Disability, Health Insurance and Serious Psychological Distress (SPD) among U.S. Adults: Evidence from the IHIS

Sirry Alang, University of Minnesota
Carrie Henning-Smith, University of Minnesota
Kathleen Rowan, University of Minnesota

Although evidence suggests that disability increases the likelihood of severe psychological distress (SPD), the role of access to health care in this association has not been assessed. This paper explores health insurance coverage as a moderator of the relationship between disability and SPD. A pooled sample from 2008-2010 (N=50,171) was obtained from the Integrated Health Interview Series (IHIS). The moderating effect of health insurance was assessed using interaction terms in logistic regression models. Results indicated that among persons with disabilities, private insurance coverage significantly increased the odds of SPD compared to public insurance coverage (OR=1.98, C.I. =1.1, 3.5). Public insurance might offer affordable access to health care services that are specific to the needs of persons with disabilities. Broadening eligibility criteria for Medicaid as mandated by the Affordable Care Act, and expanding other public health insurance plans could have significant mental health benefits for persons with disabilities.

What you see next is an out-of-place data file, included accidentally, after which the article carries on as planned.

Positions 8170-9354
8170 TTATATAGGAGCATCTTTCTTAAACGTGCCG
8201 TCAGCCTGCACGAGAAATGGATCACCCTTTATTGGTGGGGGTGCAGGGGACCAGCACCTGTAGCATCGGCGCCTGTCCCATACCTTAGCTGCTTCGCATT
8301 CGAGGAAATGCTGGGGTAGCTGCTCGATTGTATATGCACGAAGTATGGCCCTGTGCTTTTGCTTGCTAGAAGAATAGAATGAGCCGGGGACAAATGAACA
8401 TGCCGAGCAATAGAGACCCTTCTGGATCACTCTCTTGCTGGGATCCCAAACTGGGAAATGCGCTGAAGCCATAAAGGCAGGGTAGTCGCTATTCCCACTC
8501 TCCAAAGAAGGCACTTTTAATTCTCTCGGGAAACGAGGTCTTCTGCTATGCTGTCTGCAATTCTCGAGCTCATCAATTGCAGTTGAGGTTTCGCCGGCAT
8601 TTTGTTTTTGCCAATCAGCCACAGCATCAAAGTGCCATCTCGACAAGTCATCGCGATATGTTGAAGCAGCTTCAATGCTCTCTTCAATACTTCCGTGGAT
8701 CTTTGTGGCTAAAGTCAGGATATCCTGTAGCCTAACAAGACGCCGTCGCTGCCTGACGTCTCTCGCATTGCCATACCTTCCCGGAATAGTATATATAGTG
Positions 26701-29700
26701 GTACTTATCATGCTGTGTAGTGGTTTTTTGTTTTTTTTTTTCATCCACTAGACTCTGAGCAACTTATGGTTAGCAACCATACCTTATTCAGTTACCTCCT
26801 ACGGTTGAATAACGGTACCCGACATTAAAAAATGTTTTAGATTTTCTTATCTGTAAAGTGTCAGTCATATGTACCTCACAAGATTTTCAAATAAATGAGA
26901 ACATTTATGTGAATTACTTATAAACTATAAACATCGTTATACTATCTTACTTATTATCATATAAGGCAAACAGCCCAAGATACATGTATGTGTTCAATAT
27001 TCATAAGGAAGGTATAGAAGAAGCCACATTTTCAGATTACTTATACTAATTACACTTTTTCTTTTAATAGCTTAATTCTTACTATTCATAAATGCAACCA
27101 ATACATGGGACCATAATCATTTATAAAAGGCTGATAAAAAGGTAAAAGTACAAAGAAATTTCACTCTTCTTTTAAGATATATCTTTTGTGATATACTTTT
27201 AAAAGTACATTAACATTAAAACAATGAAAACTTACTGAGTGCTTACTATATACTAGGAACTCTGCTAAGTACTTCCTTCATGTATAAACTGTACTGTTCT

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Presented in Session 179: Mental Health and Disability over the Life Course